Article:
At the end of the day, art is so important — Shalini Ganendra

FEBRUARY 17 — The recent events at the National Art Gallery, starting with the opening of the heralded solo exhibition of Ahmad Fuad Osman in November 2019, and then the unexplained and sudden removal of four works on February 4, 2020, made the exhibition ironically titled, At the End of the Day Even Art is Not Important very important indeed.  

We are living through a pivotal moment in the scrutiny of the public management of our institutions with a public call for  accountability — that which is  required to transform these great buildings into actual institutions that can lead and enhance. 

By now, we likely all know some of the obvious facts. These four works were pulled, some three months after the opening, due to a complaint by a board member who had apparently earlier approved the exhibition.  

However, the decision to censor was a collective board decision, and the board gave no explanation to artist, guest curator, nor the public.  

The public response was immediate and powerful. 

This scenario sadly confirmed that the National Gallery Board’s composition and system clearly failed to support national growth and maturity, and instead, galvanized personal interests and dictatorial action. 

Transparency is key for accountability. Guidelines for decision making, content management — promulgated through discussion with community, external and local experts, and accompanied with quality implementation — must be developed for guidance, consistency and objectivity of decisions at our public institutions.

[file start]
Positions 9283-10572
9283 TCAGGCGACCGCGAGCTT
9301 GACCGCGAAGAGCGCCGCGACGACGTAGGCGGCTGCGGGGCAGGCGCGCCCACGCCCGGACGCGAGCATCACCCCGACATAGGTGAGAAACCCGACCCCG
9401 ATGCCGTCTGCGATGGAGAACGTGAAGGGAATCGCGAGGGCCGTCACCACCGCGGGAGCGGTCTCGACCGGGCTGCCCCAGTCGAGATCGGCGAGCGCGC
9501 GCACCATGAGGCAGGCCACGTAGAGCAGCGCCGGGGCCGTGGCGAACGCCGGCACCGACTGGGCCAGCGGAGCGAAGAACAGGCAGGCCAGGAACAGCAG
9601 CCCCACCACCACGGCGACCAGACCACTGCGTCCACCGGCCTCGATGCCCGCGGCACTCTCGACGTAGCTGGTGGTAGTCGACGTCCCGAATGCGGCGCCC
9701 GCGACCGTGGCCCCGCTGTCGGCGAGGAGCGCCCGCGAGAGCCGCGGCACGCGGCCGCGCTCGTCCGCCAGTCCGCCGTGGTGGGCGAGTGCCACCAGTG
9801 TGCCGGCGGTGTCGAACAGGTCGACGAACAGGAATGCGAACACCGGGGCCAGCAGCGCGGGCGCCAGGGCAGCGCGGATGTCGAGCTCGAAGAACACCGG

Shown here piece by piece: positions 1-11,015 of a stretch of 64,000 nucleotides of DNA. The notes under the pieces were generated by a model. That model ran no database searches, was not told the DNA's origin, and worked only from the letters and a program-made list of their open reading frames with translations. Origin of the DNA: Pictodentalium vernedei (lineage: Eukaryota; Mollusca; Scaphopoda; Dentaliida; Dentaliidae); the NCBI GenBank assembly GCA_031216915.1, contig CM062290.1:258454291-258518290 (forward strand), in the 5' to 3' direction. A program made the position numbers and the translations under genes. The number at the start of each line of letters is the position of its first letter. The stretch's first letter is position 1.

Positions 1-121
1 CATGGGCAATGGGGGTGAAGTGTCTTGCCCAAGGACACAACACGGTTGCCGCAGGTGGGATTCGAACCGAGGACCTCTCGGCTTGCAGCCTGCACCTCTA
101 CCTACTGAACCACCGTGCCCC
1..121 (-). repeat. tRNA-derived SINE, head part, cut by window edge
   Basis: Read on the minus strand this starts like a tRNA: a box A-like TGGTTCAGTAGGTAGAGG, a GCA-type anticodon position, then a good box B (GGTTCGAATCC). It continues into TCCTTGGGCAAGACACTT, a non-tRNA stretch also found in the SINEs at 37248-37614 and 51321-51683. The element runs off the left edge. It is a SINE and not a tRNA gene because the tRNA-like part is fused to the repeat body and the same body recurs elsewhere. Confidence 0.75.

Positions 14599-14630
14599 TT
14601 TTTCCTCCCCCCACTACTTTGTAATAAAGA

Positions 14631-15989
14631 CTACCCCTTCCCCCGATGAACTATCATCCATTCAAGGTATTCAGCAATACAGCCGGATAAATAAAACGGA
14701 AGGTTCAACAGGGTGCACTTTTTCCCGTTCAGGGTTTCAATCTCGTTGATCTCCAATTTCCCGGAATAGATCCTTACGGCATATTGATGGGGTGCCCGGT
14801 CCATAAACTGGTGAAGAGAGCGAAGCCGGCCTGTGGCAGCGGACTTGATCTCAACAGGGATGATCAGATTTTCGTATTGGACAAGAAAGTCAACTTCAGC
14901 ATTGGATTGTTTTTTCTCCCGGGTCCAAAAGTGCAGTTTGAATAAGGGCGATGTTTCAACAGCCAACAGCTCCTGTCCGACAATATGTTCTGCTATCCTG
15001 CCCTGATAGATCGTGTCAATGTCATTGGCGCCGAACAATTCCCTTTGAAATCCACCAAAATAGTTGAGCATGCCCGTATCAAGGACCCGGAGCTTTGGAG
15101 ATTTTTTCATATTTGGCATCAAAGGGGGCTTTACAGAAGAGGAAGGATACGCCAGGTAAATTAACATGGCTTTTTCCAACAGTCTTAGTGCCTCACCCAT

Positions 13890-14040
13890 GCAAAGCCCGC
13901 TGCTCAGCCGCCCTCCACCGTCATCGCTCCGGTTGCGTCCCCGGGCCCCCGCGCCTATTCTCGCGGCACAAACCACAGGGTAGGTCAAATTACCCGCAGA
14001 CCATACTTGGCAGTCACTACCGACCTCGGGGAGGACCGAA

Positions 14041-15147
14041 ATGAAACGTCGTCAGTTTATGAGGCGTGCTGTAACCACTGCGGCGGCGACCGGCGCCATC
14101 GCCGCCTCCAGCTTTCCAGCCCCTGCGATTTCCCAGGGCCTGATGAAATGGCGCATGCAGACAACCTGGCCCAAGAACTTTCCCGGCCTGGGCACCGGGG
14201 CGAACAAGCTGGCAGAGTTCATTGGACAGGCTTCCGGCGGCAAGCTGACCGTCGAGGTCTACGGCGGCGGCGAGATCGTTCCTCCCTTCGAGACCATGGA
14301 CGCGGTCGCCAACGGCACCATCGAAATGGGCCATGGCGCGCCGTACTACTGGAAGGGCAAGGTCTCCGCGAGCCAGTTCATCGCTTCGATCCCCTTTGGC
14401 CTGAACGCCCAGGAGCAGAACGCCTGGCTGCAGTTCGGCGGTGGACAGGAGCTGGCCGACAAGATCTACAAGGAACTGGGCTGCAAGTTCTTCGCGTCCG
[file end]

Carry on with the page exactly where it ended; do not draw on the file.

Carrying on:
Professional standards and correct board appointments — independent members who can effect change while on still on the board — and do so without fear or favour, these are all  key components for a vibrant arts culture, which in turn is needed to effect positive change and meaningful engagement.

This incident provides an opportunity to grow our awareness of institutional and individual accountabilities and applaud the clear power of responsible and effective community action.  

Ahmad Fuad toured the exhibition as a Luminary during the citywide Gallery Weekend Kuala Lumpur 2019, with other Luminary Speakers (international journalists, curators and art personalities). 

General audiences participated in the tour. This exhibition, so thoughtfully presented by guest curator Shabbir Hussain Mustafa, was a highlight in the GWKL programme, with excellent attendance by the general public. 

Many questions were asked and answered by the artist at the tour and Luminary Talk that followed.   

We do not have to like all that we see, but it is important to practise mutual respect and exercise our intelligence to try to understand that which we do not like. 

At this pivotal moment of Malaysian art history, where for a first time in recent years, accountability has been effectively demanded — it is not enough to just have the censored works back on the walls.  

We all deserve a thorough explanation of what happened, who was responsible, and the steps implemented to ensure that such a fiasco is not repeated.  

It is 2020 and at the end of the day, we are all accountable.

* Shalini Ganendra is an advisor & scholar.

**This is the personal opinion of the writer or publication and does not necessarily represent the views of Malay Mail.

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